- Describe the state of the art of security engineering in automotive E/E development
The future standard shall:
- Common and internationally agreed understanding of automotive cybersecurity engineering
- Sufficient rigor as a reference for legislative institutions; ensure legal certainty
While ISO/IEC 15408 serves as the best baseline for an automotive cyber security standard, the current ISO/IEC 15408 spec to be too abstract and not entirely applicable to today’s environment. (The last update to the standard was in 2015 and the automotive industry has made tremendous progress since then.) Updates need to be coming fast and furious so as not to hold up the drive toward autonomous vehicles and other connected-car conveniences.
GuardKnox has a lot to contribute to the Common Criteria, making it speak to today and tomorrow’s needs. We actively participate in all four subgroups of the ISO/SAE working group:
- Risk Management addresses cyber security classifications and establishes the rules for information sharing.
- Product Development sets the cyber security goals for each of the classifications, provides item and scope definitions, and designates product use cases for risk review.
- Operation and Maintenance designates use cases for risk review in the operation domain and elaborates timing and tasks for incident response.
- Process Overview and Interdependencies determines the organization and structure of the standard, provides guidance for referencing other standards, defines the exact meaning of the terms “assessment” and “review”, and defines management of the risk competency within an organization
Cyber Security is an intrinsic aspect of safety
GuardKnox takes a leading position on cyber security safety standards. We are guiding the Common Criteria toward recognition that safety and cyber security, while complementary, constitute significantly different risk levels and need to be addressed separately.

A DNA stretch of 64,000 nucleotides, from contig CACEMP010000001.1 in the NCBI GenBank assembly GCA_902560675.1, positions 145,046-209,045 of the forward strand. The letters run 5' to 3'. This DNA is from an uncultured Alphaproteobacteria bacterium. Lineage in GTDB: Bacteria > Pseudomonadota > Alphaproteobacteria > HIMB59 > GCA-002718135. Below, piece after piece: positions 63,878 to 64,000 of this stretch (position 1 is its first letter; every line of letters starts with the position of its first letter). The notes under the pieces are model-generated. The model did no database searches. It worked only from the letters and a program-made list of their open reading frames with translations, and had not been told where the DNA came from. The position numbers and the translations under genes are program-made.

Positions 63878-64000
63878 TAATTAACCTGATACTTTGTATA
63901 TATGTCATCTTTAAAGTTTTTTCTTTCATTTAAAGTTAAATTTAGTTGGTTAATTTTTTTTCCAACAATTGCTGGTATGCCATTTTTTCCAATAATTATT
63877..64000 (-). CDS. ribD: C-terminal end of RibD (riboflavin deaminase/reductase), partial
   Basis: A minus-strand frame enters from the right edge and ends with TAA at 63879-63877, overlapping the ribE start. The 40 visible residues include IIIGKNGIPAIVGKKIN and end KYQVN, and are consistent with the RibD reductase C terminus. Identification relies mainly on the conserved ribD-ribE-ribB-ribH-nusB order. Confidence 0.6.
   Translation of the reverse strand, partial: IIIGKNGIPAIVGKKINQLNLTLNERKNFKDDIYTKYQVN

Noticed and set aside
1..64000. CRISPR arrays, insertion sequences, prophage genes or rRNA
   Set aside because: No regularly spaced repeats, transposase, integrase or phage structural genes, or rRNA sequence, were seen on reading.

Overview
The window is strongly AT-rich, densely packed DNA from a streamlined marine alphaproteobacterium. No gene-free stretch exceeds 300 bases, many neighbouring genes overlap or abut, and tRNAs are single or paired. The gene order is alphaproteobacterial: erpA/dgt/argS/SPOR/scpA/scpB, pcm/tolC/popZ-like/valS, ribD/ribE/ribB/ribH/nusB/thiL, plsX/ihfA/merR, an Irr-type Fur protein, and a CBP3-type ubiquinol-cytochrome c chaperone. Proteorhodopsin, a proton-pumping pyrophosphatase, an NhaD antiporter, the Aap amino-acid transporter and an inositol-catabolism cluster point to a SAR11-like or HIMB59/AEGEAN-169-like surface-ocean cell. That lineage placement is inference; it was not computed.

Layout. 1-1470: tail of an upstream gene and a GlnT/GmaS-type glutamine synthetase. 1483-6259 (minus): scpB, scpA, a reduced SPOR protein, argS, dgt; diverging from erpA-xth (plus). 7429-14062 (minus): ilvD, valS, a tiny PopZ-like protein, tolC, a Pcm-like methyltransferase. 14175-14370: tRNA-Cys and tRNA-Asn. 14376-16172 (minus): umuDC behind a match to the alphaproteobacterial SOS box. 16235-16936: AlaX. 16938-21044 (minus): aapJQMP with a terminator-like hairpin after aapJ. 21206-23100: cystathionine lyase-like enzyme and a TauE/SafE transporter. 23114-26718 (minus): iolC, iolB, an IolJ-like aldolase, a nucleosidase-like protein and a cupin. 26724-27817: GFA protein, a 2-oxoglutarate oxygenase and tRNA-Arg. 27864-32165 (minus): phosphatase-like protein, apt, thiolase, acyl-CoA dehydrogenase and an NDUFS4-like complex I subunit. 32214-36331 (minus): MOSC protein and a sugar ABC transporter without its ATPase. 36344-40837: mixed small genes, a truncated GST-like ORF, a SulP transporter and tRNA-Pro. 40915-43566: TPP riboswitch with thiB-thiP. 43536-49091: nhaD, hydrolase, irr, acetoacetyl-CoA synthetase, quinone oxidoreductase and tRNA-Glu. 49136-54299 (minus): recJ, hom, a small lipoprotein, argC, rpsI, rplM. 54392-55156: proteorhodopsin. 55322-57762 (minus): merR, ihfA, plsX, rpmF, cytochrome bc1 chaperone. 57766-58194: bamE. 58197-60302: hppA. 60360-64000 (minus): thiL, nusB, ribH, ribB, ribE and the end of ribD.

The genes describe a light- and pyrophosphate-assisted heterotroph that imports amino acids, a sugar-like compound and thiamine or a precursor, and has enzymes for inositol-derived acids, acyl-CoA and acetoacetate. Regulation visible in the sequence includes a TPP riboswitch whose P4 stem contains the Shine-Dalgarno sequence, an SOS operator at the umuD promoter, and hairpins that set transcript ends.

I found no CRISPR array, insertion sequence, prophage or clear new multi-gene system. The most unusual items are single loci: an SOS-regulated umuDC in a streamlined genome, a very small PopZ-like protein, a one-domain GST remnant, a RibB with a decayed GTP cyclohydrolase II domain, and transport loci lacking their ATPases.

Safety speaks in terms of functional requirements and percentages of reliability, e.g., the brakes have to work 99.999% of the time. Real-time protection against failure is critical (our lives are at stake). Rule-based firewalls and other IT-related cyber security techniques are not acceptable means of security in such safety-critical functions.
Safety is a Top Priority
Whenever they are connected to the outside world, vehicles require cyber security. Connected vehicles resemble IT networks and, as such, are open systems, i.e., open to communications from the outside anytime. However, safety-critical functions in the same vehicles must be treated like closed systems, just like fighter jets and other military-grade systems. While open systems must be updated constantly with the latest threat intelligence and rules, closed systems must be impervious to attack at all times. They are air-gapped and protocol- and technology-agnostic. They do not rely on threat intelligence updates or after-the-event incident response.
GuardKnox’s Communication Lockdown™ methodology eliminates risks to the safety of the vehicle, enforcing a formally verified and deterministic configuration of communication among the various networks within the vehicle. We are leading Common Criteria toward recognition of the especially high level of risk associated with safety-critical functions and the mandate for a fully deterministic solution to protect us as we travel.